On 12 June 2015, the Minister for Finance requested the National Audit Office (NAO) to investigate the process, from design to eventual closure of the Mater Dei Hospital (MDH) project, citing concerns relating to the governance, transparency and financial management. Responsibility for the overall management of the MDH project rested with the Foundation for Medical Services (FMS), with diverse roles in the various phases of the project entrusted to other stakeholders.
Despite all efforts by the NAO, a comprehensive investigation of the MDH project was not possible, primarily due to the significant lack of documentation with respect to all stages of the project. This deficiency prohibited the Office from establishing a comprehensive understanding of the project, an essential requirement in formulating an audit opinion. Notwithstanding the FMS’s long-term responsibility for the management of this project, dating back to 1998 and concluding in 2011, it was unable to provide the documentation requested by this Office, including the project’s accounting and fixed asset records. The NAO is of the opinion that the Foundation’s inability to provide this basic information represents an institutional failure and gross negligence in the administration of public funds. Moreover, an inadequate and unreliable audit trail detracts from the expected level of accountability, transparency, fairness and governance warranted in this national project.
In the circumstances, the NAO is not in a position to provide assurance with respect to the comprehensiveness of the contractual framework regulating all aspects of the project. Neither is the Office in a position to provide assurance as to whether applicable public procurement regulations were adhered to and the required approvals sought for all contracts/agreements. No documentation was provided substantiating the choice to adopt the San Raffaele Hospital of Milan as a model, while successive radical changes in policy and scope of the project following the 1996 and 1998 changes in administration perpetuated the haphazard management of the project. In December 1998, Skanska (Malta) Joint Venture (SMJV) assumed the design function in addition to its existent role in the construction of the hospital; however, the NAO was not provided with any related documentation. In the NAO’s understanding, this disorganised series of changes reflected poorly on the overall planning and management of the project and bore long-term negative effects.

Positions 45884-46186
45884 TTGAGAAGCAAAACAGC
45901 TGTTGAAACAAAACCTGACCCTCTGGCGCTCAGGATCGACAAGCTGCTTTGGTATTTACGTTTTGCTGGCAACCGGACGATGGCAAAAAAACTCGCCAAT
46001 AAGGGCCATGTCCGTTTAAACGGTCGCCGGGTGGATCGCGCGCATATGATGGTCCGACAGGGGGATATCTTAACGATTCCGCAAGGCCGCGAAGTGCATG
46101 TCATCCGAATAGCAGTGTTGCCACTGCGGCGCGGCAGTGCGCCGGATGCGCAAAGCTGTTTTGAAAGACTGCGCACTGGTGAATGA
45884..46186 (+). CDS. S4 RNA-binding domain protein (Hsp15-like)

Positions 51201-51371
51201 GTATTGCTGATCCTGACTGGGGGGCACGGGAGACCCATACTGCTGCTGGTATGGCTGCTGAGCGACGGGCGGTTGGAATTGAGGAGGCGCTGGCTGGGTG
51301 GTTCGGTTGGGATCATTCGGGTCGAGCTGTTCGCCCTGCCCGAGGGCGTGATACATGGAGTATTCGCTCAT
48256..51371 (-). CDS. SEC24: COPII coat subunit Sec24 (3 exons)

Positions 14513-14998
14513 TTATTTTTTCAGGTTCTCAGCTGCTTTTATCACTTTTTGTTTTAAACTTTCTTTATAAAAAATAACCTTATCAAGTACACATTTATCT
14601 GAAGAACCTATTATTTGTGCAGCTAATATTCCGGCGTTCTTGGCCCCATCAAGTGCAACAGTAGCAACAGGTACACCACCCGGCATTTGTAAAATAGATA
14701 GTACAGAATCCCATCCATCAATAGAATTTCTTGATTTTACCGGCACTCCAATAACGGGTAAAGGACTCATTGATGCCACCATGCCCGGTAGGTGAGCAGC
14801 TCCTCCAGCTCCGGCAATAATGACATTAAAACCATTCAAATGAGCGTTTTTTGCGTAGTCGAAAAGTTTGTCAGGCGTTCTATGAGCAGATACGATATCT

Between 2000 and 2003, concern regarding material escalation in project cost emerged, with the final cost estimated at Lm121 million from the initial Lm83 million. This led Government to resort to a Lump Sum Agreement, intended to limit the further escalation of costs and associated risks. However, this was not the case, as a Settlement Agreement, later confirmed through a Project Closure Agreement entered into in February 2009, comprised an additional disbursement by Government of €5,125,000 (excl. VAT), and more importantly, an absolute waiver of rights, which provision exposed Government to significant risks arising from latent defects and provided for severely limited means of recourse.
It was not possible for the NAO to ascertain whether payments made were in relation to eligible goods and services under the relevant contracts and established controls. In addition, the Office could not verify whether there were instances when claims for payment were signed despite identified shortcomings in terms of the quality of work. A reconciliation between the amounts submitted as certified works/goods by the contractors and the Government/FMS accounting records and hospital inventory was not possible. Reconciliation would have allowed the NAO to provide assurance, or otherwise, to Parliament and the taxpayer of the regularity of public funds availed of to finance the MDH project. Notwithstanding this gross limitation, based on the partial information obtained, the NAO arrived at a best estimate project cost of Lm234 million (€546 million).
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